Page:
the exterior, and the whole tube has the appearance of being creased by compression, while in a soft state. The opposite sides of a crease are often brought into contact and welded together, and thus the tube is sometimes so flattened as to be entirely closed. In this way the irregular furrows on the outside have been produced.
The tube on touching the pebble of hornstone porphyry above mentioned, was welded to it; but on the side adjacent to the pebble the substance of the tube was wanting, and in the place of it was found an unglazed rust-coloured mark, passing across one of the flat faces of the stone. In parts of this mark thin laminæ were standing up from the surface, and two small patches of an olive coloured glass were adhering to the edges of two natural fissures in the pebble.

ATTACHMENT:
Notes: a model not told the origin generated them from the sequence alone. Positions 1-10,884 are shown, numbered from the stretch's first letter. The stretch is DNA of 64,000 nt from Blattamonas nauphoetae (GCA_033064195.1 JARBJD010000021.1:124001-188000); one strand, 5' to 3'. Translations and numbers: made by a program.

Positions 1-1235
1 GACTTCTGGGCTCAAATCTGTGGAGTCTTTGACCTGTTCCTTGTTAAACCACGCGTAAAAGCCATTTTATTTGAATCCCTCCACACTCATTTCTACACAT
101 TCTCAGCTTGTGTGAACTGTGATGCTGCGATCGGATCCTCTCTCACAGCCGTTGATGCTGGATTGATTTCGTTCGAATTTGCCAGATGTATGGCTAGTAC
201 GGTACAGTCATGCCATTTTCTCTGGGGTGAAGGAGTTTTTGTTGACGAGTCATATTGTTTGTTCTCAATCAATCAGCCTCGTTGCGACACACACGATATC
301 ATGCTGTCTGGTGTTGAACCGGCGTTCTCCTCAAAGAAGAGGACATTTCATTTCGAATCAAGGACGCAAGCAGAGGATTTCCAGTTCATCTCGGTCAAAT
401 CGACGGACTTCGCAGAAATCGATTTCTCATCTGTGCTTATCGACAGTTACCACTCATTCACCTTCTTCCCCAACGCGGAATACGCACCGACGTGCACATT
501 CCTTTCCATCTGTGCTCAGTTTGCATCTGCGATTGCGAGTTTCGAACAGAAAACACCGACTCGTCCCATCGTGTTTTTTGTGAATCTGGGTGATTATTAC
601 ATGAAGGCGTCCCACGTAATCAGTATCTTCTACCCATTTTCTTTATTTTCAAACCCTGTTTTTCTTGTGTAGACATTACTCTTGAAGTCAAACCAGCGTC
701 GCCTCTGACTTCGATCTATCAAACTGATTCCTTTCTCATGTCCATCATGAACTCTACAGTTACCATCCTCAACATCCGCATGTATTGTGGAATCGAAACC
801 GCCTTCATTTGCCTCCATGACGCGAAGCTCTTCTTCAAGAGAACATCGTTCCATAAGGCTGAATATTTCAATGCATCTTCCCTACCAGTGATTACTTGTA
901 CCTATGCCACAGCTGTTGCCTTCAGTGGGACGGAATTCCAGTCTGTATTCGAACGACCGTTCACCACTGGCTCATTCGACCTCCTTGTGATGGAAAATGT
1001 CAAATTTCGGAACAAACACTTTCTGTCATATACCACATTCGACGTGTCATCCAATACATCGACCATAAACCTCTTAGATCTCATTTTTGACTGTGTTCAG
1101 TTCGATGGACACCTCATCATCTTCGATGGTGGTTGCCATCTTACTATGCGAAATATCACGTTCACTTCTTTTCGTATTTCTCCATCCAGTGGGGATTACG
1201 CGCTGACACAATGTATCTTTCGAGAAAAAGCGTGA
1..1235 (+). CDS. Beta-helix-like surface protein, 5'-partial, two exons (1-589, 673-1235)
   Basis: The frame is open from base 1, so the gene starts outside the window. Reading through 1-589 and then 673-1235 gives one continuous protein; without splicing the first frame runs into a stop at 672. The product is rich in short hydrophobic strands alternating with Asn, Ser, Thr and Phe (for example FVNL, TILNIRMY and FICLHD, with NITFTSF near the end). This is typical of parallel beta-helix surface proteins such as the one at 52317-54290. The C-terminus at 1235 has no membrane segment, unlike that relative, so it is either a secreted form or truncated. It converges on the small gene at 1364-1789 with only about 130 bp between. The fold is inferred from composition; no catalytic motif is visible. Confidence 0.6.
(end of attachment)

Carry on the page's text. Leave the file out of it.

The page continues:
Since the substances that have been described had all the marks of fusion, it was not improbable that they might be imitated by submitting to the action of heat the sand and the pebble with which the tube came in contact. With this view the following experiments were made.
A fragment of the pebble, of a greenish slate colour, heated to a dull red before the blowpipe, became rust-coloured, and when urged by a strong flame, was melted into an olive-coloured glass, similar to that observed on the surface of the pebble.
The sand of which the hillocks are composed, viewed through a lens, appears to consist of grains of white or reddish quartz, mingled with a few grains of hornstone porphyry. The latter, when picked out of the sand, are fusible before the blowpipe like the pebble of the same substance, but they are not in sufficient quantity to act
- A similar appearance is noticed by Saussure (1153) on the Dome de Gouté, and is by him referred to the action of lightning. The pebble above mentioned is in the cabinet of the Society; the adhering tube was unfortunately broken off in its way to London.
- A few fragments of shell are also to be seen here and there.